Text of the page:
In the old days a man who saved money was a miser; nowadays he’s a wonder. ~Author Unknown
The Great Recession has taught most of us the importance of having a financial cushion to make us more comfortable. And thankfully, as a nation, we are saving again. I often refer to a savings account as a stress reduction account; having one helps you relax. (These lovelies were made by Mary Mullet-Flynn of Back of The Moon Watercolors, http://mooninspiredgifts.com/ Doesn’t this photo just make you say, “Ahhhh,” ?)
Our ability to save is no small victory, given that just prior to the Recession, most American’s were not only spending all they earned, but had a significant amount of debt (mortgage, student loans, credit card etc.). Many of us have been able to change our behaviors–either by choice or by necessity. Either way, it’s something to celebrate.
In order to build up your savings account, you generally have to either:
(1) reduce your spending in order for those funds to go into savings or
(2) generate another source of income to put into savings.
Since a recession is typically accompanied by significant unemployment, most of the savings built up over the last few years has been purely due to #1: By reducing spending. That’s hard to do in our “Buy it now” culture. So, again, celebrate!
I counsel clients who are trying to save for a particular goal (be that emergency reserves, a down payment for a home, college, retirement etc.) to do the following:
1. Set a SMART goal: One that’s Specific, Measurable, Achievable, Realistic and Timely
2. Have a set amount from your paycheck or checking account automatically transferred into the desired savings vehicle (be that a savings account, a 401(k) or similar plan, 529 College Savings Plan etc.) Read “The Automatic Millionaire” by David Bach http://www.finishrich.com/books/automatic_brandhome.php and you’ll never look at your money the same again.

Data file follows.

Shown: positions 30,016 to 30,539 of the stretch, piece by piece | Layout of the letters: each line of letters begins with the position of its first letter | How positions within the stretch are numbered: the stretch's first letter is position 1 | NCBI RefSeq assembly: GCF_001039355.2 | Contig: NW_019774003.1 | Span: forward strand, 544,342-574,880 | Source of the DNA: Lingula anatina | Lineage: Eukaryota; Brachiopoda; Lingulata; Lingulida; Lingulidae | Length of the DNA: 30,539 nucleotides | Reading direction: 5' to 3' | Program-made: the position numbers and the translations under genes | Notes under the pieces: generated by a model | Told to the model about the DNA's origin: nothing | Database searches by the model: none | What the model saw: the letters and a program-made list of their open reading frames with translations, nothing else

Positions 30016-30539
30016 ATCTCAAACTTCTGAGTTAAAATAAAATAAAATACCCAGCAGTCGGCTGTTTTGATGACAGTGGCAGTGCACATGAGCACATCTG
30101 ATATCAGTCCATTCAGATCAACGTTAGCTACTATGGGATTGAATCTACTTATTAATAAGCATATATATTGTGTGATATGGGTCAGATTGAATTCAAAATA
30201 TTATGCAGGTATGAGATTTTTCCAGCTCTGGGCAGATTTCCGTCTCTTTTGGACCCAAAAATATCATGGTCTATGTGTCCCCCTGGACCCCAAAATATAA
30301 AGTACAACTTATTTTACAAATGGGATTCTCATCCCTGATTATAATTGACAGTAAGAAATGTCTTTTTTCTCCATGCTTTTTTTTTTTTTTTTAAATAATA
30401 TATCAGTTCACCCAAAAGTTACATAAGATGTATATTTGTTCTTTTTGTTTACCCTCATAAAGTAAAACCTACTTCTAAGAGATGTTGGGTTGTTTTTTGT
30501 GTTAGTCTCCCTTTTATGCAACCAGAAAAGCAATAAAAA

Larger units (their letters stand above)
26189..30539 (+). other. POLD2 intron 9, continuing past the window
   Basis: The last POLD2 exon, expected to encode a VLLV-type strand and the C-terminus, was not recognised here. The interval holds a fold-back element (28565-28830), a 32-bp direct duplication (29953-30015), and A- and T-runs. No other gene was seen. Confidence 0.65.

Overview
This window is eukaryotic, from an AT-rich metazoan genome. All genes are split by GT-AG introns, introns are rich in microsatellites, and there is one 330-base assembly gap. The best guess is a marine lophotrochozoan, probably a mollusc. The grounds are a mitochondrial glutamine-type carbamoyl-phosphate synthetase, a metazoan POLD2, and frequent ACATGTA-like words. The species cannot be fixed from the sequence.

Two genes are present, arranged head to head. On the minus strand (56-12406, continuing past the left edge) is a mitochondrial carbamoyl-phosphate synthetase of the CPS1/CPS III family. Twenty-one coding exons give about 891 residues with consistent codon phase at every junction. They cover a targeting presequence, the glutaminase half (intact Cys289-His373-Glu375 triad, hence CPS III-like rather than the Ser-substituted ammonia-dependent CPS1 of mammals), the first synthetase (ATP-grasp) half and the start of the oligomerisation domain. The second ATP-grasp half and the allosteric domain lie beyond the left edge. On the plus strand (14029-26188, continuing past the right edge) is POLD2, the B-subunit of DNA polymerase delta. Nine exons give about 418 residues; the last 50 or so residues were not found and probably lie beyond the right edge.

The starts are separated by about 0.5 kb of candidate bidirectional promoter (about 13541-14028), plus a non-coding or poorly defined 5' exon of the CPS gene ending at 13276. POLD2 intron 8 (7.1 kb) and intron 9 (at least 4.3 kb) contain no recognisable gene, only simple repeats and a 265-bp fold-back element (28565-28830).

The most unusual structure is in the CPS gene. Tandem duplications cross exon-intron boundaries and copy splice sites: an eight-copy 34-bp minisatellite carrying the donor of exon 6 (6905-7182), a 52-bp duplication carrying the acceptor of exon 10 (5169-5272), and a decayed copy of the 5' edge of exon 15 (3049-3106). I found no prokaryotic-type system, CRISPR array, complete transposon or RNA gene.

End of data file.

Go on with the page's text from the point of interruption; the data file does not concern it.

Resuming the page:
3. Keep a photo of what you want in your wallet or on your device. This little visual reminder helps keep you focused.
4. Track and celebrate your progress.
What’s interesting is that, once you have built up a sizable savings balance, you are less likely to want to spend it; so you end up spending less as a result and end up saving more. Maybe this is what’s behind the adage, “The rich get richer.” My parish priest was telling me about the old TV show “I remember Mama” and how Mama, when faced with a large expense, never wanted to use Mama’s bank account, so the kids all pitched in doing odd jobs to raise the money to pay the expenditure. It turns out that Mama never had a bank account after all, but the thought of protecting it helped teach her kids to work for what they want. This is a very valuable lesson that applies to every generation.
There’s a woman in my “I HATE Budgeting (But I Like Having Money)” support group who states that “A good habit is a gift you give yourself.” I love that. Managing your spending and channeling your energy towards saving is a wonderful habit and wonderful gift.